Plaintiffs alleged that "the sale of hot coffee drinks ‘to go’ or for ‘take-out’ is not subject to sales tax" under section 6359 and a related regulation adopted by the state Board of Equalization (Board). They alleged that defendant nonetheless charged what the complaint referred to as "sales tax" on purchases of hot coffee to go to two named plaintiffs, and "thus caused [plaintiffs] to suffer monetary loss." (As we shall see, the complaint is inaccurate to the extent it refers to plaintiffs' payment to the retailer as "sales tax." The tax code provides that the retailer is the taxpayer and that it is the retailer which is required to pay sales tax to the state; the retailer is permitted but not required to collect a matching "sales tax reimbursement" from consumers. It is the reimbursement charge that is at issue in the present case.)

Plaintiffs also alleged that "[defendant] falsely and illegally represented to members of the general public that it had the legal right to charge the sales taxes described herein including, but not limited to, oral representations made by [its] agents, and on receipts and registers at [its] facilities."

Plaintiffs alleged that defendant's actions constituted "unlawful, unfair and fraudulent business acts and practices within the meaning of ... Business and Professions Code section 17200, et seq." It was further alleged that "[b]y [its] actions, [defendant] unfairly and unlawfully increased the costs to Class members in direct contradiction to law. In the event [defendant] retained these monies it unjustly enriched itself at the expense of Plaintiffs, other Class members and the general public and, as such, [defendant's] conduct amounts to unfair competition" and "offends public policy and is immoral, unscrupulous, unethical and offensive, and causes substantial injury." The complaint alleged continuing violations and asserted that defendant "refused to publicly acknowledge [its] improper imposition of the charges, correct [its] wrongdoing, and provide compensation...."

Plaintiffs sought an order enjoining defendant from "improperly charging sales tax to consumers" on hot coffee to go, and from withholding information regarding its practices. Plaintiffs also sought "restitution of any monies wrongfully acquired or retained" and "disgorgement of ... ill-gotten gains obtained by means of ... unfair practices."

Plaintiffs alleged a violation of the CLRA in that defendant "(a) misrepresented the source, sponsorship, approval or certification of [its] charges for sales taxes by indicating to consumers that [it has] ... the legal authority to charge the sales taxes that [it has] ... charged and continue[s] to charge"; (b) "[misrepresented the] affiliation, connection, or association with, or certification by, another by indicating to consumers that [it has] ... the legal authority to charge the sales taxes ...; [misrepresented that] the transactions at issue confer or involve rights, remedies, or obligations which [it does] not have or involve, or which are prohibited by law by charging the sales tax"; and inserted an unconscionable provision into contracts by charging the assertedly improper "sales tax."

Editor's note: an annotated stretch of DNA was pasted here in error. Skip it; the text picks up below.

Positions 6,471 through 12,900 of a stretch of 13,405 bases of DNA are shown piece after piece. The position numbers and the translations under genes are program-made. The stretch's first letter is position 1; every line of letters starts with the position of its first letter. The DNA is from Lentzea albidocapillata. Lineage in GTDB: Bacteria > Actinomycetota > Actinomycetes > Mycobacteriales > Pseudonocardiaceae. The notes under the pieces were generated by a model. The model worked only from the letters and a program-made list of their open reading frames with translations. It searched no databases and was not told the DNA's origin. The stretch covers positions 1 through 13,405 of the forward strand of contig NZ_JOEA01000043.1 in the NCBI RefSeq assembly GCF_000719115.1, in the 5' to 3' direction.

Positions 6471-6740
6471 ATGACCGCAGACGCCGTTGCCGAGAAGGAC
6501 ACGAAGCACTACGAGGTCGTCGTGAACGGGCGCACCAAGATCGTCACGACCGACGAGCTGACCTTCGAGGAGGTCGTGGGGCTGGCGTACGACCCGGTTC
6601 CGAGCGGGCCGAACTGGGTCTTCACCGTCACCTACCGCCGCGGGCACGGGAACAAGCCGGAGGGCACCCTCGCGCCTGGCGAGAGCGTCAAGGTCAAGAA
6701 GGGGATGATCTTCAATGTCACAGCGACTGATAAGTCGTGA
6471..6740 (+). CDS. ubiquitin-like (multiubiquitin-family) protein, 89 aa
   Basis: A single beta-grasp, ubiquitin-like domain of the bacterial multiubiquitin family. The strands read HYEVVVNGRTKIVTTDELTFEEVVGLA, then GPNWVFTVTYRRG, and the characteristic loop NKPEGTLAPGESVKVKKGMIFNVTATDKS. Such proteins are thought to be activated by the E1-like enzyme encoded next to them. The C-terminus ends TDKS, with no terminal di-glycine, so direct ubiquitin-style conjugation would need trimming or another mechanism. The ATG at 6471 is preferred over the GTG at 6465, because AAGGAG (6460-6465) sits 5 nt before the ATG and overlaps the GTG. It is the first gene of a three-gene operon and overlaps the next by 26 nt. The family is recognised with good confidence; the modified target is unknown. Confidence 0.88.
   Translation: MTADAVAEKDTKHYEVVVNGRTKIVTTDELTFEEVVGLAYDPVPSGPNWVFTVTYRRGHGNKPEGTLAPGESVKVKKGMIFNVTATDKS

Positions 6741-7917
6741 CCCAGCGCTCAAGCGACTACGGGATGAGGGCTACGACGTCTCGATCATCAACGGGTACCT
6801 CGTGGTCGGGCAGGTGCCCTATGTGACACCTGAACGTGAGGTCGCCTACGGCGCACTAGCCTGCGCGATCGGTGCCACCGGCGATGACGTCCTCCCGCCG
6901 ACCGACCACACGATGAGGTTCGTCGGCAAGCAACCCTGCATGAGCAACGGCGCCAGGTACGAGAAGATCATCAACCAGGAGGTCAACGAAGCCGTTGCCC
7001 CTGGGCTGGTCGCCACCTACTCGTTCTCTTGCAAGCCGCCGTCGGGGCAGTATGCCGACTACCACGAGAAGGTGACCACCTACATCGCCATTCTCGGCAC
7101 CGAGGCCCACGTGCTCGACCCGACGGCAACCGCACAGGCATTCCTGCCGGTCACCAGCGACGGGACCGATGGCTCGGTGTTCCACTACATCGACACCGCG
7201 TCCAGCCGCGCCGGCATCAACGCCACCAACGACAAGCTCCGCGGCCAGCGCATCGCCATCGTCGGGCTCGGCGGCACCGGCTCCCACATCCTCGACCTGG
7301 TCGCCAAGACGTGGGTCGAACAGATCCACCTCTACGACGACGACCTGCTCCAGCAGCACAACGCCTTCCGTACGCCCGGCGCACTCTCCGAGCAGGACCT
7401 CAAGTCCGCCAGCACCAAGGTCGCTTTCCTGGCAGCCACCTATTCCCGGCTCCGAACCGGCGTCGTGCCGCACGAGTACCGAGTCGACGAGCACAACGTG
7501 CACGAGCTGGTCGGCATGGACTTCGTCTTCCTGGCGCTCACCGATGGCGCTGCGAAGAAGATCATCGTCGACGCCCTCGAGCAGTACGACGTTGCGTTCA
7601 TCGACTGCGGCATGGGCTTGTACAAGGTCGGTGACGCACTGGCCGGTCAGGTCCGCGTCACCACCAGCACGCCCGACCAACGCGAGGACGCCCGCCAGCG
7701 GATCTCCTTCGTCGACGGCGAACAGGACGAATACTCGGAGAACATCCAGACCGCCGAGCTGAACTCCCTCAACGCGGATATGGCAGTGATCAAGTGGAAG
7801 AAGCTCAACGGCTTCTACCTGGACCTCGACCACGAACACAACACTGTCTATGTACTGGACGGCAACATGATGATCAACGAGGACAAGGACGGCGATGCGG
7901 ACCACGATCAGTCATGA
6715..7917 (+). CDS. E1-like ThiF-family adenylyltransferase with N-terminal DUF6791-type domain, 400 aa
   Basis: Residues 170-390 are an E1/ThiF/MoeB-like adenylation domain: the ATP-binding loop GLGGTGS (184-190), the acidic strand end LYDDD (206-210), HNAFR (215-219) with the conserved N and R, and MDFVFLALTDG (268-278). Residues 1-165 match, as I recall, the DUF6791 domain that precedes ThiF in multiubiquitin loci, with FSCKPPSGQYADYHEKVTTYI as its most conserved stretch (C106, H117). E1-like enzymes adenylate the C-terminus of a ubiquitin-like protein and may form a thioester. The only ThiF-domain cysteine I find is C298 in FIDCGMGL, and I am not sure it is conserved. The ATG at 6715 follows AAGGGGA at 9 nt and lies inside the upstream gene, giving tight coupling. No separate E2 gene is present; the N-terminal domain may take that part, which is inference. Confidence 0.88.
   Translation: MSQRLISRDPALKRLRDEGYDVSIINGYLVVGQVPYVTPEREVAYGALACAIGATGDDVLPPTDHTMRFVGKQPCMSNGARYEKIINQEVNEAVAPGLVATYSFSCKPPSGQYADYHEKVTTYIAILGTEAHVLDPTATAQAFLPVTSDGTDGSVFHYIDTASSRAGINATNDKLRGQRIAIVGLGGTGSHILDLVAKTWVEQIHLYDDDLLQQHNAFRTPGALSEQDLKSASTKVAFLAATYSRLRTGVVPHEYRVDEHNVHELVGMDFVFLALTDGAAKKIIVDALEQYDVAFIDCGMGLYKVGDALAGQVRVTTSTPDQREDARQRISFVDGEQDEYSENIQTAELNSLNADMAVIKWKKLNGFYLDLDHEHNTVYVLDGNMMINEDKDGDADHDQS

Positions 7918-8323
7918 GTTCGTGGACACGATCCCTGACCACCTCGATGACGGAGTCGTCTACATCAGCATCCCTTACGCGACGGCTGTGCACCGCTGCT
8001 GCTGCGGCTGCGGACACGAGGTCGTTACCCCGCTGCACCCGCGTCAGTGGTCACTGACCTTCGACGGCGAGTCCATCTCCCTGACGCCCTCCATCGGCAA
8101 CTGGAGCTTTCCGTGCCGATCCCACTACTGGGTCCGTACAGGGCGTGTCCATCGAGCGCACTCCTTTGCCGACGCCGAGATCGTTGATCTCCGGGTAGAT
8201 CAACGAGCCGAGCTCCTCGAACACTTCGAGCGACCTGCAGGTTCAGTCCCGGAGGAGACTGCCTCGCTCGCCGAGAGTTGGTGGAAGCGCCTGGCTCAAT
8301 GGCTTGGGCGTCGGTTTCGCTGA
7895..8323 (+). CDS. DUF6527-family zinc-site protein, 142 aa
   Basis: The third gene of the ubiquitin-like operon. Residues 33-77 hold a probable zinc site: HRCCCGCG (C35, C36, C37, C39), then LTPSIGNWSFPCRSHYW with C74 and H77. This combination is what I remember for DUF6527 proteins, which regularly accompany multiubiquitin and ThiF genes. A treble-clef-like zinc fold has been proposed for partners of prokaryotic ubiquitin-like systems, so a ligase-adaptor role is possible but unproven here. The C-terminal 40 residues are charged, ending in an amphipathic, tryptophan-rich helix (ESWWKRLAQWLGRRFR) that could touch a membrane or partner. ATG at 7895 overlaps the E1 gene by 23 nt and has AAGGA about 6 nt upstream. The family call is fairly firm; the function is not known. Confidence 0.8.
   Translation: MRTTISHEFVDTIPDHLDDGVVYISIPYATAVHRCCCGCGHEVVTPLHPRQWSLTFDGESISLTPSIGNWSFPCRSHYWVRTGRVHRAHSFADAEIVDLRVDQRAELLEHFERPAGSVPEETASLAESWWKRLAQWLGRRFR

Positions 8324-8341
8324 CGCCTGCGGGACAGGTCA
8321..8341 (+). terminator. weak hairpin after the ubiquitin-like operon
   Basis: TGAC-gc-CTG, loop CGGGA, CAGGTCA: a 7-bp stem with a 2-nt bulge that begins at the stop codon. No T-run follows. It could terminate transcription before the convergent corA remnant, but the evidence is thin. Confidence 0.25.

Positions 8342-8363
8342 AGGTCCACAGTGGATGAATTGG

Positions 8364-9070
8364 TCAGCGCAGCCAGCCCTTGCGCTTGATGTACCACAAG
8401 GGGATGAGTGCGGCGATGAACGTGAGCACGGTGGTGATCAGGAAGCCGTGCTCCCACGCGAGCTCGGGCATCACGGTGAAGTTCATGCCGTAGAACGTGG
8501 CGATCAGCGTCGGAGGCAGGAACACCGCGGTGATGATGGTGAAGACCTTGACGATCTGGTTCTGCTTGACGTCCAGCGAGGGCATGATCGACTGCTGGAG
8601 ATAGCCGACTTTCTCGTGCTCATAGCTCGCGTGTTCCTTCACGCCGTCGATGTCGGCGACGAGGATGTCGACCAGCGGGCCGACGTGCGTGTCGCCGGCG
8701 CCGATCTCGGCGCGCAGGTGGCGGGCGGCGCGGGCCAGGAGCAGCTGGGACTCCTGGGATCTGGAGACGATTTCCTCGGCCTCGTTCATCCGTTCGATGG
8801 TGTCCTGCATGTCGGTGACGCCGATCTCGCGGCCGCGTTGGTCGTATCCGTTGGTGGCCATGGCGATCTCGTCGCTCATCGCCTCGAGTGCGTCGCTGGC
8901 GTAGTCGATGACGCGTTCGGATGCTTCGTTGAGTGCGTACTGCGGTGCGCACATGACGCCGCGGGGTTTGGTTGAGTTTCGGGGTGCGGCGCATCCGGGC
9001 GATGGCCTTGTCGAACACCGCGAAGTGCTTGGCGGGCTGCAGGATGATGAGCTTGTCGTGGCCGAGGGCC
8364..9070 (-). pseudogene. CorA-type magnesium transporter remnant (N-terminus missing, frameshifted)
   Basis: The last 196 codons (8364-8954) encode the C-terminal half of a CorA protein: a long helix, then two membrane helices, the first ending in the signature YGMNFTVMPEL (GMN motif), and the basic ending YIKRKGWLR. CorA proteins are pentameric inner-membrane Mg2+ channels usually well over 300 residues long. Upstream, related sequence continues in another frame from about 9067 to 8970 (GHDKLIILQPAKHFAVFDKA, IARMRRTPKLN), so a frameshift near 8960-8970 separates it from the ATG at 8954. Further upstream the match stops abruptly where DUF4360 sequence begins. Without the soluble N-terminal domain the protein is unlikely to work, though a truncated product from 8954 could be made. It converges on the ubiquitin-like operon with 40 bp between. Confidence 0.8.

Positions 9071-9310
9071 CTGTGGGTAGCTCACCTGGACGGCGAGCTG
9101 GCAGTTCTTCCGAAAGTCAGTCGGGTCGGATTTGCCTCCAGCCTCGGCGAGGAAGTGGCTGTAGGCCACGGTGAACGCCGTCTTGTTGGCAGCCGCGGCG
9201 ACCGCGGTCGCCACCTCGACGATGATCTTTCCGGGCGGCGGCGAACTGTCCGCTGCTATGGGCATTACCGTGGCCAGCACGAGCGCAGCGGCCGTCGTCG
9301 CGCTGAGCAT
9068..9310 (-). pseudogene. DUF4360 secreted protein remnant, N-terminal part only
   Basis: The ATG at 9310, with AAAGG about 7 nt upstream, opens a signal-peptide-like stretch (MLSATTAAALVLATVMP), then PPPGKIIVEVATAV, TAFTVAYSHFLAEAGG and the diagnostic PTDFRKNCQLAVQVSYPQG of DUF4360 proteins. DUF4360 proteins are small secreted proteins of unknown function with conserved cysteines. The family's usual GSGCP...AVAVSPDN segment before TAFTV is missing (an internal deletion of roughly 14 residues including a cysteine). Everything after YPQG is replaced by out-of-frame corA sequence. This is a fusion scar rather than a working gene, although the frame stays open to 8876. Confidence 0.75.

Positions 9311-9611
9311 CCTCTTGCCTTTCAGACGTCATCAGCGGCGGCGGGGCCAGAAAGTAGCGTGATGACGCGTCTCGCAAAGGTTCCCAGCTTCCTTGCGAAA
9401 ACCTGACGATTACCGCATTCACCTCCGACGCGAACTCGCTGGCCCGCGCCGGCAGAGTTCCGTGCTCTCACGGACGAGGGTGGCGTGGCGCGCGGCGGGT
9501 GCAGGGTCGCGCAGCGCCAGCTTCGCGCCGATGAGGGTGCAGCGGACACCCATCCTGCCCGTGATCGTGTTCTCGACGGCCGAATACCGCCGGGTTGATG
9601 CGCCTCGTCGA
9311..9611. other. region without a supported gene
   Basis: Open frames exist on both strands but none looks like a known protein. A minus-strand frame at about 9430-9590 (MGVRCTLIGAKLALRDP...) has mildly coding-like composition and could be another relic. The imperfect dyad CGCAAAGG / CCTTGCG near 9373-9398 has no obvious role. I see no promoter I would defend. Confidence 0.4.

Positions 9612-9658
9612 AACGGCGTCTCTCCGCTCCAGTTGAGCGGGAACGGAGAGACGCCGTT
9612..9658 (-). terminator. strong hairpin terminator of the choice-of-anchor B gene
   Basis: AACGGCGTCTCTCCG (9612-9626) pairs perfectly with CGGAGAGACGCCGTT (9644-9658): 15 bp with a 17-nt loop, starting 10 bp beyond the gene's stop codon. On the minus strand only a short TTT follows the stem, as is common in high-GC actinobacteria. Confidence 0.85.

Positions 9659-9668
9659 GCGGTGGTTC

Plaintiffs alleged that they had informed defendant by mail of its alleged violation of the CLRA and made a "demand for remedy," but that no remedy has been forthcoming.

Plaintiffs sought an order "enjoining the [defendant] from continuing the methods, acts and practices set out above regarding [its] charging of illegal sales taxes...." They sought damages in "the amount of sales taxes wrongfully collected from plaintiffs and the Class for the purchase of hot coffee ‘to go’ or for ‘take out,’ without being limited thereto" and punitive damages on the ground that "[defendant's] conduct allegedly was willful, oppressive and fraudulent."

Finally, plaintiffs sought an order certifying the class, awarding restitution and disgorgement, enjoining the continuation of "illegal practices," requiring defendant to "inform the public of [its] unlawful practices and enjoining [defendant] from the practices complained of."

Defendant demurred. It objected that plaintiffs' action would call upon the court to order a refund and enjoin collection of the sales tax reimbursement "on the allegedly non-taxable items" "without a determination that Target erroneously paid the tax to the [Board]." Defendant argued that article XIII, section 32 of the state Constitution barred such a proceeding because plaintiffs' lawsuit sought, in effect, "an order preventing the [Board] from collecting this tax" and "remedies not provided for" in the tax code.

Defendant also argued that consumer remedies regarding sales taxes should be permitted only as specifically provided by the Legislature, asserting that the Board is responsible in the first instance for deciding whether retailers have collected too much sales tax...